The Wizard of Oz is so closely associated with the Great Depression (thanks to the movie) that it’s hard to remember it was actually published almost 30 years before the great stock market crash of 1929. The book has since been adapted and retold numerous times. The sequel to it, published four years later, has also been adapted a number of times (or worked into the adaptations of The Wizard of Oz). Thus, both books could work for the two bingo slots I’m filling today. However, for the sake of argument The Wizard of Oz slots into The Book Was Better and The Land of Oz is for This Old Thing.
The plot of the books is fairly simple. In the Wizard of Oz, Dorothy is taken to Oz in a tornado and must find her way home. Along the way she meets friends and charms the citizens of Oz with her sweetness. In the Land of Oz, a young boy named Tip runs away from his witch keeper and upends the political system of Oz. There isn’t much continuity in the series as a whole, Baum pretty famously didn’t expect to write more then one Oz book and he keeps writing himself into corners that the next book, demanded by fans, has to wriggle out of. Despite the lack of continuity, there are foundations laid in these two books that set the tone for the whole series. (This foundation is probably why these two books are the two books from which almost all adaptations pull plot points) These foundations are: firstly that sweet and good behavior will win the day every time; two that friendship is fundamental to everything; and lastly (but probably most importantly) that women rule. I’ve found that the further an adaptation steers from these foundations, the worse it is.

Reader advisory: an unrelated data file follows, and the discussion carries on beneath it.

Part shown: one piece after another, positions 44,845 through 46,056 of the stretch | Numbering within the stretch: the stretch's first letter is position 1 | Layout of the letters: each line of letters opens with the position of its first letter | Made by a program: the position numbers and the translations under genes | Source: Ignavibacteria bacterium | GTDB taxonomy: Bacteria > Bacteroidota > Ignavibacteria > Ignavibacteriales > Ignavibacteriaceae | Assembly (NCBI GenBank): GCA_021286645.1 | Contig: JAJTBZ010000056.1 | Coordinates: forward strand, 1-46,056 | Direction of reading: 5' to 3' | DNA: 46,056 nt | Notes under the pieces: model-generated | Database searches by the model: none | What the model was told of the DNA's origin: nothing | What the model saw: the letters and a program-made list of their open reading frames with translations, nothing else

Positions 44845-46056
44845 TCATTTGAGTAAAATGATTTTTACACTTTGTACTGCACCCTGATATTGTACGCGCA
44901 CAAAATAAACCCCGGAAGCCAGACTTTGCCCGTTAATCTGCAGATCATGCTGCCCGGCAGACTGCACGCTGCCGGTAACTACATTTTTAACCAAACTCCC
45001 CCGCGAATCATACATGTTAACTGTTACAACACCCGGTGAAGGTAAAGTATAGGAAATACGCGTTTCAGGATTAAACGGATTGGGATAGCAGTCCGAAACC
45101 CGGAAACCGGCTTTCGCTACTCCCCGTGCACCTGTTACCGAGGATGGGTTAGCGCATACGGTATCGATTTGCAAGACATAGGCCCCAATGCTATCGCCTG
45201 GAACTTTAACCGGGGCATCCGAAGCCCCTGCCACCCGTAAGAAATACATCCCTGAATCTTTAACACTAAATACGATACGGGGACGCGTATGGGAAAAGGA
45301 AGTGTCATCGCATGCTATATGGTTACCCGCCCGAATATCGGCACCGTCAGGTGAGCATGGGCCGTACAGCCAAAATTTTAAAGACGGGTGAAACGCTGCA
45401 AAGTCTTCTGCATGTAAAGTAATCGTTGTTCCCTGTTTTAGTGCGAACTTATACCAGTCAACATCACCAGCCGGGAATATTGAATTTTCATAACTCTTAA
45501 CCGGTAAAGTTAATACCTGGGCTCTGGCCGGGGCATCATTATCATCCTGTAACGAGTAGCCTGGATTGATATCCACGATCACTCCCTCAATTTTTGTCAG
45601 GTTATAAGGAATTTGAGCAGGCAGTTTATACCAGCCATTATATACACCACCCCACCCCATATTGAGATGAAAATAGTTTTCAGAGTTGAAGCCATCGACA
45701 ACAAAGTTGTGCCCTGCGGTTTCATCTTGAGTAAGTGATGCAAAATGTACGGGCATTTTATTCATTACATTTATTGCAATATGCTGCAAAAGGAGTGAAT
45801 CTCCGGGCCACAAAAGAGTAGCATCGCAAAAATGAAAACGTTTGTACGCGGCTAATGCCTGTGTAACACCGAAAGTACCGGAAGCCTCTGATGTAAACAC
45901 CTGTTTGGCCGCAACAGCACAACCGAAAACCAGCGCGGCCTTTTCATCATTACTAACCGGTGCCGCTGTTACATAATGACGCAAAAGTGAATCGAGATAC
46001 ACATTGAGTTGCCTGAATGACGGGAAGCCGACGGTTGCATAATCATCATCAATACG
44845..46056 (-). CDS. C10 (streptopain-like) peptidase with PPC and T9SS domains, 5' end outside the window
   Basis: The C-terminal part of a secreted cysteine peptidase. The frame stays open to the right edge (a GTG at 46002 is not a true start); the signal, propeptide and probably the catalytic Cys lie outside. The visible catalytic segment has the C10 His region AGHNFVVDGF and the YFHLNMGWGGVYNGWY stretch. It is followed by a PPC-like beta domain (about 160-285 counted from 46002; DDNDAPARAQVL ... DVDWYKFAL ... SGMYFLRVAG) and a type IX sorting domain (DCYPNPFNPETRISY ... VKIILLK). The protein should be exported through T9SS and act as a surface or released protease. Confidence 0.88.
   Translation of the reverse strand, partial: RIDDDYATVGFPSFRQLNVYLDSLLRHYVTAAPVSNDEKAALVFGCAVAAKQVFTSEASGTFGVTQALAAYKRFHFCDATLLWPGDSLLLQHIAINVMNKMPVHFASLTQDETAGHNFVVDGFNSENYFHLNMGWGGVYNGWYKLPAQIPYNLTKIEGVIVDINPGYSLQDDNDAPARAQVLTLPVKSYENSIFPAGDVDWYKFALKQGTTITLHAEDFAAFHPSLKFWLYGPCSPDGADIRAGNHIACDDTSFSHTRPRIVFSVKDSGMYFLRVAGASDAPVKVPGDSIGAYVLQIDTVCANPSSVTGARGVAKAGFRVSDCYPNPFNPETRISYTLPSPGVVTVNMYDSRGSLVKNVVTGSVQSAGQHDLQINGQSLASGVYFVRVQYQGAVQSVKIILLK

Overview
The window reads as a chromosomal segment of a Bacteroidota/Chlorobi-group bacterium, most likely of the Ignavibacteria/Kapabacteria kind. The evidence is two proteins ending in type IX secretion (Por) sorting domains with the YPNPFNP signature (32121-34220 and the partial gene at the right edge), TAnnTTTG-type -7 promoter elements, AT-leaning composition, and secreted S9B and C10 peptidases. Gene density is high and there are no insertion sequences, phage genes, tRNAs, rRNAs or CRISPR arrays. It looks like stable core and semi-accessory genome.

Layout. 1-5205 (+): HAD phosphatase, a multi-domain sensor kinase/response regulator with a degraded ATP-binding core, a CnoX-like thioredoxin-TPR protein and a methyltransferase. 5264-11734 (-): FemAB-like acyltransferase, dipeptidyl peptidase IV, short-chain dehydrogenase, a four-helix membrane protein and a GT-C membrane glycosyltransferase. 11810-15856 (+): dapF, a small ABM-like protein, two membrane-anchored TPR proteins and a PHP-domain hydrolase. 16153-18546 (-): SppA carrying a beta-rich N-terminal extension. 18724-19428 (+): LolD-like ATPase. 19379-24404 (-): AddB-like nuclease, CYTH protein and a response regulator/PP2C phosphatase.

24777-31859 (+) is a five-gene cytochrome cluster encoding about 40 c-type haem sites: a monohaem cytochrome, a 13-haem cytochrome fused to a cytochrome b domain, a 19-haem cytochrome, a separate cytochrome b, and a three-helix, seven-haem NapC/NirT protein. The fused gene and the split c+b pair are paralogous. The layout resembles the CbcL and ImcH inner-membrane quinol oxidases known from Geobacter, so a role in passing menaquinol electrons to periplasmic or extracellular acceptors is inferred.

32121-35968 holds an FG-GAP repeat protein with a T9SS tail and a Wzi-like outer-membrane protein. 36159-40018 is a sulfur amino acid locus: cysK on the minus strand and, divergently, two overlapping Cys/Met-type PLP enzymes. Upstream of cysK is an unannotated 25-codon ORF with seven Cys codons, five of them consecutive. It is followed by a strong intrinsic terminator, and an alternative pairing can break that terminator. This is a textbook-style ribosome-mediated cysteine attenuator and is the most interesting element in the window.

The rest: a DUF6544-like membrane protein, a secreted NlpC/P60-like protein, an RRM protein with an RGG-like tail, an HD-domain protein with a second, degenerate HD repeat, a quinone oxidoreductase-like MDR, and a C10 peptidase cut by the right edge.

The various adaptions are a mixed bag. We do not speak of Maguire’s Wicked for example; in fact I hate it so much I refuse to see the musical which I hear is better. I enjoyed Emerald City (RIP show, you were too pretty for this world), and thought their take on the Tip, a story line pulled from The Land of Oz, was interesting. However, for all that I enjoy various adaptations, nothing feels quite like coming home then rereading these books.
I have reread this book and the sequels more times then I can remember. I have a very clear memory of staying home ‘sick’ to reread the fourth book in the series (Dorothy and the Wizard in Oz) when I was in first grade. These books are familiar old friends, and I love them. It’s hard for me to review them, and I’ve been sitting on this for a while now.
I think the books are classics for a reason. I absolutely recommend them to every young child I know.